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First Part of King Henry the Fourth, The

KING. So shaken as we are, so wan with care, Find we a time for frighted peace to pant And breathe short-winded accents of new broils To be commenc'd in stronds afar remote. No more the thirsty entrance of this soil Shall daub her lips with her own children's blood. No more shall trenching war channel her fields, Nor Bruise her flow'rets with the armed hoofs Of hostile paces. Those opposed eyes Which, like the meteors of a troubled heaven, All of one nature, of one substance bred, Did lately meet in the intestine shock And furious close of civil butchery, Shall now in mutual well-beseeming ranks March all one way and be no more oppos'd Against acquaintance, kindred, and allies. The edge of war, like an ill-sheathed knife, No more shall cut his master. Therefore, friends, As far as to the sepulchre of Christ- Whose soldier now, under whose blessed cross We are impressed and engag'd to fight- Forthwith a power of English shall we levy, Whose arms were moulded in their mother's womb To chase these pagans in those holy fields Over whose acres walk'd those blessed feet Which fourteen hundred years ago were nail'd For our advantage on the bitter cross. But this our purpose now is twelvemonth old, And bootless 'tis to tell you we will go. Therefore we meet not now. Then let me hear Of you, my gentle cousin Westmoreland, What yesternight our Council did decree In forwarding this dear expedience.

King Henry IV Part 1: Third Series

David Scott Kastan lucidly explores the remarkable richness and the ambitious design of King Henry IV Part 1 and shows how these complicate any easy sense of what kind of play it is. Conventionally regarded as a history play, much of it is in fact conspicuously invented fiction, and Kastan argues that the non-historical, comic plot does not simply parody the historical action but by its existence raises questions about the very nature of history. The full and engaging introduction devotes extensive discussion to the play's language, indicating how its insistent economic vocabulary provides texture for the social concerns of the play and focuses attention on the central relationship between value and political authority.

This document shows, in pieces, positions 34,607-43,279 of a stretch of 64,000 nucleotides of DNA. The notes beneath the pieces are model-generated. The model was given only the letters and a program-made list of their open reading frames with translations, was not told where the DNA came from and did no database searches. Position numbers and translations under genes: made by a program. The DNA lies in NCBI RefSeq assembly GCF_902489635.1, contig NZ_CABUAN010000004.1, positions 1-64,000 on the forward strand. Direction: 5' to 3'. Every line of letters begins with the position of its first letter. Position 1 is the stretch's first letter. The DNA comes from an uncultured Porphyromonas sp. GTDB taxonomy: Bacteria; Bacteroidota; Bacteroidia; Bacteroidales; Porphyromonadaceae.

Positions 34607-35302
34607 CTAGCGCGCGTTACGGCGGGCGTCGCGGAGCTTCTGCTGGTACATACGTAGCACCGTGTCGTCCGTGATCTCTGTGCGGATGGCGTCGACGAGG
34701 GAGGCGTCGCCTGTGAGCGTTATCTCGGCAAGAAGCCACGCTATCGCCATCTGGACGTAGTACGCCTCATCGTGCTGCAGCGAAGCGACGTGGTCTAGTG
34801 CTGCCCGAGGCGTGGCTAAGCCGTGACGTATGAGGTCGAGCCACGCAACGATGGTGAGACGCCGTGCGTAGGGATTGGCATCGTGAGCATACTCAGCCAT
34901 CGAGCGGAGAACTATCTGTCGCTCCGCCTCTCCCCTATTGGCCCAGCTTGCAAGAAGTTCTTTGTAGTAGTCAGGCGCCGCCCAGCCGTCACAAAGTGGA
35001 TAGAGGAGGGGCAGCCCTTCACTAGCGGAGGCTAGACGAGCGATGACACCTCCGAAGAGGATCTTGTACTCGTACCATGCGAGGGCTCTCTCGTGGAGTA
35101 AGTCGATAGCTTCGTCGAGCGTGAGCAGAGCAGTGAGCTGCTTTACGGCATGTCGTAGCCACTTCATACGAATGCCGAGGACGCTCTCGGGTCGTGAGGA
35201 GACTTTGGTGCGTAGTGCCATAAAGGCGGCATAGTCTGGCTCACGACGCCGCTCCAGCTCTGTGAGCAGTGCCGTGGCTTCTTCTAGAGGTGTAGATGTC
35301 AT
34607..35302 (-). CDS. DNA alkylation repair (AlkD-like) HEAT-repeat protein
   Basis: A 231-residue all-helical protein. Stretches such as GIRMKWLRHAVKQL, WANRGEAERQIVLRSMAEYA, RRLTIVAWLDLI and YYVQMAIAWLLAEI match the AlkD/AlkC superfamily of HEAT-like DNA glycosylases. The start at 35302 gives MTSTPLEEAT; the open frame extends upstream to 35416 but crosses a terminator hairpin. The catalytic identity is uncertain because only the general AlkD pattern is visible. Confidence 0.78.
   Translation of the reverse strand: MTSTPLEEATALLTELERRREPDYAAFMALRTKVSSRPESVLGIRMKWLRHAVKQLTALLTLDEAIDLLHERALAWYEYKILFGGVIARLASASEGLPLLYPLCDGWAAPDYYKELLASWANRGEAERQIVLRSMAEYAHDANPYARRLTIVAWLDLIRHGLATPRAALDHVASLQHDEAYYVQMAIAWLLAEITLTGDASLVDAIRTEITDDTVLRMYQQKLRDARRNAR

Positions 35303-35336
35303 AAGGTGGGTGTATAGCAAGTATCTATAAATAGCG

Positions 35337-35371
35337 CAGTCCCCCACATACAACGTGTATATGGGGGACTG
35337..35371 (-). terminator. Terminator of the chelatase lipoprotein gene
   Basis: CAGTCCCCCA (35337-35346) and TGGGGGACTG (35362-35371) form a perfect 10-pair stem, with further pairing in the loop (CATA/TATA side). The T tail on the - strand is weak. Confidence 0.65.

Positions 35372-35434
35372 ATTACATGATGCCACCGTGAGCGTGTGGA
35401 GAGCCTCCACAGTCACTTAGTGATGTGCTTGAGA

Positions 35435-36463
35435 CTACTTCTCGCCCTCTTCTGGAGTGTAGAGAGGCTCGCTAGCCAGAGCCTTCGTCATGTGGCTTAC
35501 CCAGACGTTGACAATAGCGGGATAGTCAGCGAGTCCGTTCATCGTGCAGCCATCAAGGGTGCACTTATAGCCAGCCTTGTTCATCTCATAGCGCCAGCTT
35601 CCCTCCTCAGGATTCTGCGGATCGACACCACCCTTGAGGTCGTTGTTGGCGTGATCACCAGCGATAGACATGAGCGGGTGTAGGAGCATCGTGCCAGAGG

King Henry IV Part 1: Third Series

David Scott Kastan lucidly explores the remarkable richness and the ambitious design of King Henry IV Part 1 and shows how these complicate any easy sense of what kind of play it is. Conventionally regarded as a history play, much of it is in fact conspicuously invented fiction, and Kastan argues that the non-historical, comic plot does not simply parody the historical action but by its existence raises questions about the very nature of history. The full and engaging introduction devotes extensive discussion to the play's language, indicating how its insistent economic vocabulary provides texture for the social concerns of the play and focuses attention on the central relationship between value and political authority.

King Henry IV Part 2: Third Series

More troubled and troubling than King Henry IV Part 1, the play continues the story of King Henry's decline and Hal's reform. Though Part 2 echoes the structure of the earlier play, it is a darker and more unsettling world, in which even Falstaff's revelry is more tired and cynical, and the once-merry Hal sloughs off his tavern companions to become King Henry V. James C. Bulman's authoritative edition provides a wealth of incisive commentary on this complex history play.

King Henry IV, the First Part